Politics is making Americans dumb and mean. It's turning a generous, forward-thinking people into glib, defensive, narrow-minded bores.
Pundits tell us that the answer to all this nastiness — from the disgusting comments on message boards to the smarmy lies of TV political hacks — is to get more people civically engaged. By their logic, the moderation of crowds will temper the zealotry of activists. But I don't buy it.
The solution to the corrosive spirit of U.S. politics is not more politics. With 8 in 10 Americans saying the lack of civility is a serious problem, we should consider that the answer isn't in the system but in ourselves.
Four weeks ago, I attended a daylong meeting at the Bill & Melinda Gates Foundation hosted by former Clinton White House domestic policy advisor Eric Liu. A small group, including former Justice Sandra Day O'Connor and Bill Gates Sr., discussed how to "revive and reinvent civics" in the U.S. Our intentions were good, but, frankly, by midday, we had still failed to agree on the definition — or ultimate purpose — of civics.
For some, it was simply about the teaching of how government works. For others, it was mainly about civility. And for a third group, into which I fell, it was about something more meaningful and demanding. Kristen Cambell of the National Council on Citizenship, a nonprofit dedicated to fostering civic engagement, was also in that last group. "Successful civic engagement," she told me, "is all about capturing and harnessing empathy. Ultimately, we're talking about wanting people to care for their neighbors, communities, their country."
At first glance, the word "empathy" evokes vaguely religious associations, something well beyond the reach of civic organizations. But strip away memories of Sunday school and you'll find a concept that's eminently useful in secular, public life.
In "The Science of Evil," Cambridge University psychiatrist Simon Baron-Cohen defines empathy without a spiritual gloss. He calls it "double-mindedness," an individual's ability to take into account the feelings of another. Human cruelty, or simply unkindness, occurs when individuals are single-minded, too wrapped up in their own interests to identify with, let alone respond to, someone else's thoughts or feelings. Translated to the public square, there can be no solutions without double-mindedness, only stalemate between competing goals. Good civics cannot exist without moral engagement, activities that foster understanding and empathy.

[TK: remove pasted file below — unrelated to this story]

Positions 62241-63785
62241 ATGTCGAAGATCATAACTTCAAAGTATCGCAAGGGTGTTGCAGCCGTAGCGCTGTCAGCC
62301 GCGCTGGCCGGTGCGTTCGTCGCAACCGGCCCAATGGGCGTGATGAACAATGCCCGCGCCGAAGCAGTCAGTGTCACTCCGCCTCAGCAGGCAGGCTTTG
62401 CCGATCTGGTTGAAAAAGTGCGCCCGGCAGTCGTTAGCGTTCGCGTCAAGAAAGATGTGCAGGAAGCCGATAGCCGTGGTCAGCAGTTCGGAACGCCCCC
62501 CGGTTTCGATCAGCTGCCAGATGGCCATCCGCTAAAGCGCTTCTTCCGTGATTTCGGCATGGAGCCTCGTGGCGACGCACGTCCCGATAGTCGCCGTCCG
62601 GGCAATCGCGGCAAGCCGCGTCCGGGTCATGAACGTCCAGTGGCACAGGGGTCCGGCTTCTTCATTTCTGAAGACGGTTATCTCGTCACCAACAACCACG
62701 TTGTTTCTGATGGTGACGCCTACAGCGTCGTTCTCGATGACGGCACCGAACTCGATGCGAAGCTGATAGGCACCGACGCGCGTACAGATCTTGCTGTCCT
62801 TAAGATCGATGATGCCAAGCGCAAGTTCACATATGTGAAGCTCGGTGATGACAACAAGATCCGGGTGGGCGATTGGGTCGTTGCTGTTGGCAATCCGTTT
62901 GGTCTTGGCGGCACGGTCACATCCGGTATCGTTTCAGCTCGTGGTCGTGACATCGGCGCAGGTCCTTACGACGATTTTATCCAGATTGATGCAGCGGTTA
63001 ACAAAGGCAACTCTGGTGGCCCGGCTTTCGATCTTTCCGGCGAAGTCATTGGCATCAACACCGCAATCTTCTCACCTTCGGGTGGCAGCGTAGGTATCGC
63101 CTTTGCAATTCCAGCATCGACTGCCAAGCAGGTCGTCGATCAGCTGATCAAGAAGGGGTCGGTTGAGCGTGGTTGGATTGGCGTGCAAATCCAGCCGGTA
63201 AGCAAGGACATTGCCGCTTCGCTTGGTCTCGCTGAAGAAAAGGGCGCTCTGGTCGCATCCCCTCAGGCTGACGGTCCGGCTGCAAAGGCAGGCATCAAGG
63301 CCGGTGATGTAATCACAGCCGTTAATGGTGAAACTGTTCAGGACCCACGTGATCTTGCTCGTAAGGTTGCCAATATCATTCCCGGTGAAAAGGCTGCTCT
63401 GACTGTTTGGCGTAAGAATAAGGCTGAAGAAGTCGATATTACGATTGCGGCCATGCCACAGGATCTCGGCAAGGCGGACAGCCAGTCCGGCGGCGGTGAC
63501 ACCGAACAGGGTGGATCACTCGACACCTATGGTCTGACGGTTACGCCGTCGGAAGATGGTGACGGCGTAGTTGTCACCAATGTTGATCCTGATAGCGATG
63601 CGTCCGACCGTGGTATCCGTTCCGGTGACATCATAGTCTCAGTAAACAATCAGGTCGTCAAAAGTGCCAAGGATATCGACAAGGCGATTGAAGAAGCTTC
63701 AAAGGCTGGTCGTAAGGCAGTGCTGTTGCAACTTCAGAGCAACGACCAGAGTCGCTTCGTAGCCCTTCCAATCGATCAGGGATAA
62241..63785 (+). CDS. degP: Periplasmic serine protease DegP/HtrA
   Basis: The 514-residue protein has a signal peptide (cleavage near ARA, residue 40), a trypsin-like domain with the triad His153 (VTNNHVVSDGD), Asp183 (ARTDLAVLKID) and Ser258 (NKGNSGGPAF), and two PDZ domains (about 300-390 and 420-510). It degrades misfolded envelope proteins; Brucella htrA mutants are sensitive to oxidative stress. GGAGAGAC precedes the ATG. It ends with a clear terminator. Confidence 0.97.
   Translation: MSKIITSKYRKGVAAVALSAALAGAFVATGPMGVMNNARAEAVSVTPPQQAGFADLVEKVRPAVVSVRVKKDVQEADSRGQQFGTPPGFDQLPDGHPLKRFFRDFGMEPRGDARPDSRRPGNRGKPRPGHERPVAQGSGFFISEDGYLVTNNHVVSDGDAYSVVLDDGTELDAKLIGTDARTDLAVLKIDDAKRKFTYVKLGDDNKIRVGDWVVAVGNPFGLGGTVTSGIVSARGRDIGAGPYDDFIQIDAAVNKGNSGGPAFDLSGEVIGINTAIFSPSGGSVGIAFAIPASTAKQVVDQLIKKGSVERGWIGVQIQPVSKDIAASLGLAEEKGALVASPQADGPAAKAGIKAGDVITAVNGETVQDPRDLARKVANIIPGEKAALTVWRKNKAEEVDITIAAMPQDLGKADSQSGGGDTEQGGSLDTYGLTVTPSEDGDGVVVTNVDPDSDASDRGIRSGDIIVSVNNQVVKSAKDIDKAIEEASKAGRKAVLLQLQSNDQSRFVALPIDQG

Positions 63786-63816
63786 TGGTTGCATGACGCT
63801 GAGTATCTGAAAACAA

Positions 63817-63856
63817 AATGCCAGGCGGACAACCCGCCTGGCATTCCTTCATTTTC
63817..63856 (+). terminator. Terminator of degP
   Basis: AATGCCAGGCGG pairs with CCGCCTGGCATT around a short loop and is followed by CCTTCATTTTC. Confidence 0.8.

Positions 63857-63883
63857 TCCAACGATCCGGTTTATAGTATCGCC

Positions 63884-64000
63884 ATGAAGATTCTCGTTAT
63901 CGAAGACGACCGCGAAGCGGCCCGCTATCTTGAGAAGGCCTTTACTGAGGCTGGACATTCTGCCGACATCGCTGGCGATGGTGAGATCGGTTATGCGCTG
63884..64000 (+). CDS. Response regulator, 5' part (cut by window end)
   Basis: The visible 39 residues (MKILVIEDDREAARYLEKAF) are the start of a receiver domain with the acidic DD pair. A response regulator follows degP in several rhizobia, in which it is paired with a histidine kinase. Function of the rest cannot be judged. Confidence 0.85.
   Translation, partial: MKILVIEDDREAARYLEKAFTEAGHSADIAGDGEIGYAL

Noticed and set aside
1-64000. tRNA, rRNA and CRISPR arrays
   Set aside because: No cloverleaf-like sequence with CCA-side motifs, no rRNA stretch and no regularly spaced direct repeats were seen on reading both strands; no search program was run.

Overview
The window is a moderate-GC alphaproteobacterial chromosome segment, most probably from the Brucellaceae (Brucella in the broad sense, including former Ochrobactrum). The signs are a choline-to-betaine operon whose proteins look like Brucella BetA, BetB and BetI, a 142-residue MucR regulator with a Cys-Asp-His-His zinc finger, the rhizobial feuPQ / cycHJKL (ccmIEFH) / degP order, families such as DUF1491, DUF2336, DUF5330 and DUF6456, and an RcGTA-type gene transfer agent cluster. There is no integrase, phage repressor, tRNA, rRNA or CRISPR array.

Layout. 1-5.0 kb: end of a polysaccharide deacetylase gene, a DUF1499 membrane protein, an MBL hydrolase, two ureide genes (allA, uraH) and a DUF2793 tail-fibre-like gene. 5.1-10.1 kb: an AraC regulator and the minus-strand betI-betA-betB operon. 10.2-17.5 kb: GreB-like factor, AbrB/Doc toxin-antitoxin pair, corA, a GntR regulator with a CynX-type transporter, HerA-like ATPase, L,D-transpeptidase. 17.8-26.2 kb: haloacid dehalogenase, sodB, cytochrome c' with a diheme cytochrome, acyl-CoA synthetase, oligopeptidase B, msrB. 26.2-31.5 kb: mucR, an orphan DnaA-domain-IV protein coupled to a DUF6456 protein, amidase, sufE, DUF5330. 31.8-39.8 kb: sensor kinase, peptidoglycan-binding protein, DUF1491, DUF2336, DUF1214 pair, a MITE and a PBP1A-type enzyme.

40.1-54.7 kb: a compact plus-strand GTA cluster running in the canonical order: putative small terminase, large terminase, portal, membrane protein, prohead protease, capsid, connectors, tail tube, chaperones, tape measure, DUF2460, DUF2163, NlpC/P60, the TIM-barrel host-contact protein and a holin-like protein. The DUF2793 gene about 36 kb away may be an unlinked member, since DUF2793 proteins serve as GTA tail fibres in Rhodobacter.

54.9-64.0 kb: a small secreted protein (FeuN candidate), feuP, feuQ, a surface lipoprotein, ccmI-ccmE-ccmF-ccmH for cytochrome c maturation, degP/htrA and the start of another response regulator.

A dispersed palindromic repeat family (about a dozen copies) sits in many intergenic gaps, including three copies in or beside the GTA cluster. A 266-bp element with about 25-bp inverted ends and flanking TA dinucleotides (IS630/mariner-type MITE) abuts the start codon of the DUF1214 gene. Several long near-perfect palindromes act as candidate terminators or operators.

In order to change today's gridlocked public dialogue, then, we need to find ways to encourage empathy — double-mindedness — on a broad scale. History has shown us that a democracy with sufficient moral engagement can thrive even when political engagement is low. (Think of Switzerland, which has lower voter turnout than its neighbors yet has enjoyed decade after decade of peaceful prosperity. But a democracy without sufficient moral engagement can easily dissolve even when political engagement is high. (Think of Venezuela, where high voter turnout — as much as 75% — has failed to halt a steady descent toward one-man rule.)
So what can we do to morally engage? To be sure, most moral lessons are learned at home, but any mature society also has the means to help us build what the poet Matthew Arnold called our "better selves." Arnold lived in 19th century England, an era of similarly blustering political certainties, and he preached that, to survive the cacophony, his countrymen needed to engage with culture — art, the humanities, literature — "that does not try to win them for this or that sect." He wanted people to play with ideas free from the persuasion of politics, "to be nourished and not bound by them." He considered the pursuit of culture equal to the pursuit of that better self. Perhaps society was listening. Late-Victorian England, arguably the pinnacle of Pax Britannia, saw a profusion of museums, theaters, galleries and concert halls.
Today, the idea that the acquisition of culture builds moral character is viewed as quaint — even elitist. But as British philosopher John Armstrong writes in his new book "In Search of Civilization," the real task of art is to "shape and direct our longings, to show us what is noble and important." While the hoots and hollers of politics tend to pull us from side to side, great art and ideas can elevate us above pettiness and teach us empathy.
There's certainly a crisis in civics today, but it's the product of a profound disconnect between our political engagement and our moral engagement. Democracy is great, but citizens still need inspiration and empathy to make it flourish. If we really want to promote civics, maybe we should skip the town hall in favor of the concert hall. Matthew Arnold, at least, would approve.